A Father's Shame

Masculinity at War: To encourage enlistment and support for the war effort, this poster asked men to think how their children would view their service - or lack of it.

By Smithsonian's National Museum of American History

This British World War I poster uses the importance of family to push men to enlist, prior to the introduction of conscription in 1916. Unlike the iconic “Uncle Sam Needs You!” slogan, which encourages men to join the army due to a sense of duty to their country, this poster plays on a father’s responsibility to his children.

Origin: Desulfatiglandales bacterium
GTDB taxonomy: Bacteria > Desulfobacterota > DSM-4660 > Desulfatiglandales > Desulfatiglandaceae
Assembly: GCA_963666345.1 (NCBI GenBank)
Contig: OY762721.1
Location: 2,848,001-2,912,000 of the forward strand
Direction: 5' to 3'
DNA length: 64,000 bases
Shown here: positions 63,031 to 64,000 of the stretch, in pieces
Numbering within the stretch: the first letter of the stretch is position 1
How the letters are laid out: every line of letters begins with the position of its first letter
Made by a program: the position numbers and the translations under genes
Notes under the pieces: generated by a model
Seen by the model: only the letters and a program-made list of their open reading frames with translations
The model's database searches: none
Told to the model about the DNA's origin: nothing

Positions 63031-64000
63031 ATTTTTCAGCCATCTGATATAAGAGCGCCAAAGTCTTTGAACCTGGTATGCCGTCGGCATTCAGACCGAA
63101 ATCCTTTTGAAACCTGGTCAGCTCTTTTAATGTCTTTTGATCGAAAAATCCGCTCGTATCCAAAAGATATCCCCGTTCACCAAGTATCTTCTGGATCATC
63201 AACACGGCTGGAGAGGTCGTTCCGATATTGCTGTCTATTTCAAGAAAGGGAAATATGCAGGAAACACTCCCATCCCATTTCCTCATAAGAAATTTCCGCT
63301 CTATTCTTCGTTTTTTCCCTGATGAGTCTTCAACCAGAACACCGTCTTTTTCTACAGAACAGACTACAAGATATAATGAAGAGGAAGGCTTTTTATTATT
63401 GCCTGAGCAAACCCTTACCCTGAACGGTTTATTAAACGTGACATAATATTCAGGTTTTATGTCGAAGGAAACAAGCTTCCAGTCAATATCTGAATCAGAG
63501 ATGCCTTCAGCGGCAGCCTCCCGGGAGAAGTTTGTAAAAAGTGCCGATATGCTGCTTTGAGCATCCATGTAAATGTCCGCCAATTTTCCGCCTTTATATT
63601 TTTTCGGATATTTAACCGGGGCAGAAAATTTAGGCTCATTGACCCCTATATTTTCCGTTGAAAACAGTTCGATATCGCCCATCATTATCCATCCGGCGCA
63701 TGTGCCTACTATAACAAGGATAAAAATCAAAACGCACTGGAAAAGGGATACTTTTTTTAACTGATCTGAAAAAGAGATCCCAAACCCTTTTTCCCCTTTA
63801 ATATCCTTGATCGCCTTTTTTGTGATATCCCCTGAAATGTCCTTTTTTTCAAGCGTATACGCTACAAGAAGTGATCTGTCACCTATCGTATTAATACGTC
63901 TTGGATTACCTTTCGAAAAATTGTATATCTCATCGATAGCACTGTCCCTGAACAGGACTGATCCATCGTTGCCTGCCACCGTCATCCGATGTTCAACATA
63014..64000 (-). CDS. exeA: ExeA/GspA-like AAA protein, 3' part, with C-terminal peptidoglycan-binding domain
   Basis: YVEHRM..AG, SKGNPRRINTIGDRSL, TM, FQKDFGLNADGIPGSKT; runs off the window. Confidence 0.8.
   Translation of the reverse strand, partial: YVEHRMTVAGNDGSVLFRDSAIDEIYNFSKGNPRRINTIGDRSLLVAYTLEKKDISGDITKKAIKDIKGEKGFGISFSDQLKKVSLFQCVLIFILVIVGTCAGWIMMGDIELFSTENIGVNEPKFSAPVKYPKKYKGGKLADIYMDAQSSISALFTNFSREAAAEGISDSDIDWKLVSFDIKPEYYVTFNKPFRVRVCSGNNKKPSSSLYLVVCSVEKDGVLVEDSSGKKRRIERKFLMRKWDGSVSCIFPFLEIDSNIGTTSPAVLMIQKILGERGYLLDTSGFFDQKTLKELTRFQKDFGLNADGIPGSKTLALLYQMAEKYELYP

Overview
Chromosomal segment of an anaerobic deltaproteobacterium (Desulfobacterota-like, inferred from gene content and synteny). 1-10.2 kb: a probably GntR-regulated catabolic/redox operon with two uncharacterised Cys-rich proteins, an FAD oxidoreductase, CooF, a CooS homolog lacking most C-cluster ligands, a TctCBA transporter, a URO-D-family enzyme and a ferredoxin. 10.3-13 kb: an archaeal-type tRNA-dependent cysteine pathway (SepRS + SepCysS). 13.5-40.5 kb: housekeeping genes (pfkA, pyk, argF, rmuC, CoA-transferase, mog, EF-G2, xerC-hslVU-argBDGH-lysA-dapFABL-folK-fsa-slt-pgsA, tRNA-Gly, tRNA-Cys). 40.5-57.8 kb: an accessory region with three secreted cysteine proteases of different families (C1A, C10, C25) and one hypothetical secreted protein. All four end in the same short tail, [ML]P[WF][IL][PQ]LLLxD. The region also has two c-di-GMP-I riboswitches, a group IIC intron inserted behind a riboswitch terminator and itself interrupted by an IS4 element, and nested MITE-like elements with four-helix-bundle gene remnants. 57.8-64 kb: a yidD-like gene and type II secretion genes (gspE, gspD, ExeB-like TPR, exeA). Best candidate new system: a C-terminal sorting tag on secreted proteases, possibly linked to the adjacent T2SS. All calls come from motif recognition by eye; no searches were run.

The daughter portrayed in this poster is an idealized image of loveliness – her hair is golden, tied back with ribbon, and her cheeks are charmingly pink. She sits lovingly on her father’s lap.

The son is similarly handsome, dressed in colors that complement his father’s suit.

The little boy is playing with a set of toy soldiers, along with a miniature cannon. This crucial detail highlights the significance of war to young men. If this man does not join, he risks the possibility of no longer being heroic in the eyes of his son.

The man looks serious, as if he is contemplating the repercussions of not joining. Note the wrinkles on his cheeks and the bags beneath his eyes. But the plea, “Daddy, what did YOU do in the Great War?” certainly seems a strong enough incentive to enlist – at least, if not for one’s country, then for one’s sense of fatherhood and masculinity.

AC0433-0009960Smithsonian's National Museum of American History

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